Like all other nuclear power plants around the world, we do get deterioration… We’re managing this issue… Recent tests show… It’s leak-tight. The building works…

Riedewaan Bakardien, Chief Nuclear Officer – Eskom

Sea air has severely damaged the concrete structure, highlighting the significant risk the facility poses to nearby residents, according to KAA.

A concerned insider at Koeberg brought the alarming structural problems to the attention of KAA.

The insider informed KAA of a crack so large it goes right around the entire 110-metre circumference of the containment dome.

The community group says it is struggling to access information from Eskom about the damaged containment dome.

KAA claims that a 31-page Eskom report (about the damage), has eleven pages entirely blacked out while various other sections, photos and tables were censored because, claims Eskom, it contained “sensitive technical information”.

Lester Kiewit interviewed Peter Becker, a spokesperson for KAA.

The salt in the sea air… has caused accelerated rust in the rebar in the concrete of the containment structures… which caused cracking… About 10% of the surface of the containment building has delaminated [split into layers] …

Peter Becker, spokesperson – Koeberg Alert Alliance

Eskom blacked out about half of the report before releasing it to us…

Peter Becker, spokesperson – Koeberg Alert Alliance

Eskom is surprised by the speed at which it’s deteriorating… Koeberg was not well constructed, and the effect of sea-air was not well understood.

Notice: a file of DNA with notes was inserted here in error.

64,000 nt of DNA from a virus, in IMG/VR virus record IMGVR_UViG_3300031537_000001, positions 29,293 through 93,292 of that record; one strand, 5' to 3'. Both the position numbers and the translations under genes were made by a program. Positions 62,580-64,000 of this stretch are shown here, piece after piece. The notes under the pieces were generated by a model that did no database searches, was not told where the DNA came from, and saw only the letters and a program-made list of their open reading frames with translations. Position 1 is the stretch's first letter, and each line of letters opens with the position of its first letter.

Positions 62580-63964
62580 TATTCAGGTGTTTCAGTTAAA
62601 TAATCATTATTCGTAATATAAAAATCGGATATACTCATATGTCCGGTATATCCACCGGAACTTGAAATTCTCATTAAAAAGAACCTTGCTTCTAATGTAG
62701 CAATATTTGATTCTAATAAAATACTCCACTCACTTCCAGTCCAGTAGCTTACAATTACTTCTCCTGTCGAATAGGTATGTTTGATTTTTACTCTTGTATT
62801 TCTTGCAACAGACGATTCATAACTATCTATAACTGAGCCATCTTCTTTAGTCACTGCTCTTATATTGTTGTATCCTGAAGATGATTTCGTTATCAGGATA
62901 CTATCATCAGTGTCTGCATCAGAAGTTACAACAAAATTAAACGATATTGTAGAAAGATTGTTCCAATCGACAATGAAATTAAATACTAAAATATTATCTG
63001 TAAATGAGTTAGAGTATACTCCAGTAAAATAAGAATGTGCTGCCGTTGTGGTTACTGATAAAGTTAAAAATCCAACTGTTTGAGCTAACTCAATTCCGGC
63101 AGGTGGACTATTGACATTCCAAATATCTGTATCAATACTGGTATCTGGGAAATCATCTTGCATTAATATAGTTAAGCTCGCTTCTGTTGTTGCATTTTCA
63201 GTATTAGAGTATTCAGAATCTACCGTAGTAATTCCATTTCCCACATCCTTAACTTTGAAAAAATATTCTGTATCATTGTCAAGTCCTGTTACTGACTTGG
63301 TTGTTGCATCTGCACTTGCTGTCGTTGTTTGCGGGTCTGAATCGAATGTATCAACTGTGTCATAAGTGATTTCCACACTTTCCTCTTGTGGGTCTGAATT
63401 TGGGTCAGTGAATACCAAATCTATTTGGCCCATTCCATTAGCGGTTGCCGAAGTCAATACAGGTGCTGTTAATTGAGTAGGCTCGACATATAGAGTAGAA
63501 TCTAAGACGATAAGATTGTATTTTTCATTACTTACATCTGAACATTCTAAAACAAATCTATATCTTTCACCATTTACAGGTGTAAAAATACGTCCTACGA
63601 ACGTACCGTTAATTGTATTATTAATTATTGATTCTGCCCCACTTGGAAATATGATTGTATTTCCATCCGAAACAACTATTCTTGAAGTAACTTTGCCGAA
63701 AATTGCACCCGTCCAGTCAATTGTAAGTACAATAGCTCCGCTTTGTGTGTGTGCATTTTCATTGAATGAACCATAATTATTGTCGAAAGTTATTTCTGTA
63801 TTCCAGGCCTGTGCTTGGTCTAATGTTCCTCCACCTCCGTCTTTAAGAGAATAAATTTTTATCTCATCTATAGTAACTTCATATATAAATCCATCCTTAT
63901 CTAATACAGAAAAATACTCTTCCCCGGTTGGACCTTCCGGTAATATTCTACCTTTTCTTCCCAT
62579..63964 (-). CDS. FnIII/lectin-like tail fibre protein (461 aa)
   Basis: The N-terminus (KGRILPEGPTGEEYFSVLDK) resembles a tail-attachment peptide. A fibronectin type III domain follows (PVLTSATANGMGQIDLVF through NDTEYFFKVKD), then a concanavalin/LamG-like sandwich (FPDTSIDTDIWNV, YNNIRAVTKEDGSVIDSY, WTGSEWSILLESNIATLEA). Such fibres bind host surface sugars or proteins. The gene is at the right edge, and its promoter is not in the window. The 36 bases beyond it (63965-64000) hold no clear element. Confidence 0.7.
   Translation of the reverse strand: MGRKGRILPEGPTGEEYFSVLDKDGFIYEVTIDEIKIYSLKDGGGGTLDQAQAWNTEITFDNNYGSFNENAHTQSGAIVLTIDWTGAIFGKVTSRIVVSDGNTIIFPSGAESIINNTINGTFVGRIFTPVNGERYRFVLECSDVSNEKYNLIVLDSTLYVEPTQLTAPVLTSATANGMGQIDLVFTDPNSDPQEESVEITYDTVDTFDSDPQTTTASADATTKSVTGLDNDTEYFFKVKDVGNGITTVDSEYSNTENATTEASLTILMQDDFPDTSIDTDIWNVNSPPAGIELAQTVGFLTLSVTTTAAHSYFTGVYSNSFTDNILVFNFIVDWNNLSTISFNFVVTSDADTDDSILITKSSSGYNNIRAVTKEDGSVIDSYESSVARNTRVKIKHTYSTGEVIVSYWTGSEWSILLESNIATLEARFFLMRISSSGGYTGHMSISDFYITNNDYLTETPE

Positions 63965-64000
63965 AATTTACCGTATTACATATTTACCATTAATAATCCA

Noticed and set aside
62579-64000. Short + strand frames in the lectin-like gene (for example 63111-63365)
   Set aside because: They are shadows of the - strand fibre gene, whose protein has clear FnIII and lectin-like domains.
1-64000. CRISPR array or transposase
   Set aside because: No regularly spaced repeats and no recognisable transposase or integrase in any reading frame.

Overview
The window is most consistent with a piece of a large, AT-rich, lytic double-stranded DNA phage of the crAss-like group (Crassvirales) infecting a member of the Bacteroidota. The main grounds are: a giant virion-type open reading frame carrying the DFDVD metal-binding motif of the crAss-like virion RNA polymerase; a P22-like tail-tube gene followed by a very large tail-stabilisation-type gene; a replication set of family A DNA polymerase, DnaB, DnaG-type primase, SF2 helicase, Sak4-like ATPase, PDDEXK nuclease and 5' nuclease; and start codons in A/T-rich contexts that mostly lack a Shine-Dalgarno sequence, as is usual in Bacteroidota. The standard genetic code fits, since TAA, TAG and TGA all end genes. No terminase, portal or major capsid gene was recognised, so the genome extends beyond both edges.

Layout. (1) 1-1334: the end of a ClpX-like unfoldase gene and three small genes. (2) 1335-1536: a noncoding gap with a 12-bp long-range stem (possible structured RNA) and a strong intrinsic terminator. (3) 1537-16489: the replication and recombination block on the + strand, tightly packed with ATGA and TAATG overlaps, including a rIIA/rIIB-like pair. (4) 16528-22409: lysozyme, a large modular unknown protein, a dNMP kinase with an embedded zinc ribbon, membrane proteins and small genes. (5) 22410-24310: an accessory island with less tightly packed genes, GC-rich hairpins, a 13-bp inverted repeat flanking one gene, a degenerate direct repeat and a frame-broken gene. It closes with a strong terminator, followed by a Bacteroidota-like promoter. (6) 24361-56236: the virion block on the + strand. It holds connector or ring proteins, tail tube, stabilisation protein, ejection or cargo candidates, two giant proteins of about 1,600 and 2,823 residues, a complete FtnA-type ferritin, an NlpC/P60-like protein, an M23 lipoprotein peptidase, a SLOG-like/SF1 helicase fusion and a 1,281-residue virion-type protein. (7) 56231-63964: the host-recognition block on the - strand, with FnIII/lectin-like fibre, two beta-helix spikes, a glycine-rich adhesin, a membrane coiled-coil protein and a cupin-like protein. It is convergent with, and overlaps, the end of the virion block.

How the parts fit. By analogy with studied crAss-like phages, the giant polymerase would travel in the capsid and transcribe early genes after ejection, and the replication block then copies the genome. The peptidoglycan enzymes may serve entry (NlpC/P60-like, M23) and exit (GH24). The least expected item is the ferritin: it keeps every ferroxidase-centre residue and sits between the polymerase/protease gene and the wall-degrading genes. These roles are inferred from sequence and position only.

Peter Becker, spokesperson – Koeberg Alert Alliance

Koeberg is far too close to densely populated areas. If they tried to get approval to build it in that location today, it would be refused…

Peter Becker, spokesperson – Koeberg Alert Alliance

Koeberg was designed to last for 40 years… We get to that in 2024… but Eskom wants to keep it going. It’s a really bad idea…

Peter Becker, spokesperson – Koeberg Alert AllianceThis problem will remain. We’re implementing a modification… which will retard the deterioration.

Riedewaan Bakardien, Chief Nuclear Officer – Eskom

It’s the building around the reactor. Yes, there is corrosion… We’re well aware of it…

Riedewaan Bakardien, Chief Nuclear Officer – Eskom

February 15, 2021 Posted by | safety, South Africa | Leave a comment

Koeberg Nuclear Power Station containment buildings damaged by prolonged exposure to sea air

Koeberg Nuclear Power Station containment buildings suffer damage, ESI Africa, Feb 12, 2021   A recently released Eskom document has revealed that 40 years of exposure to sea air at Koeberg Nuclear Power Station has damaged the concrete of the containment buildings, according to Koeberg Alert Alliance.

At one stage the concrete containment dome was found to have cracked around the entire 110-meter circumference, states the Koeberg Alert Alliance.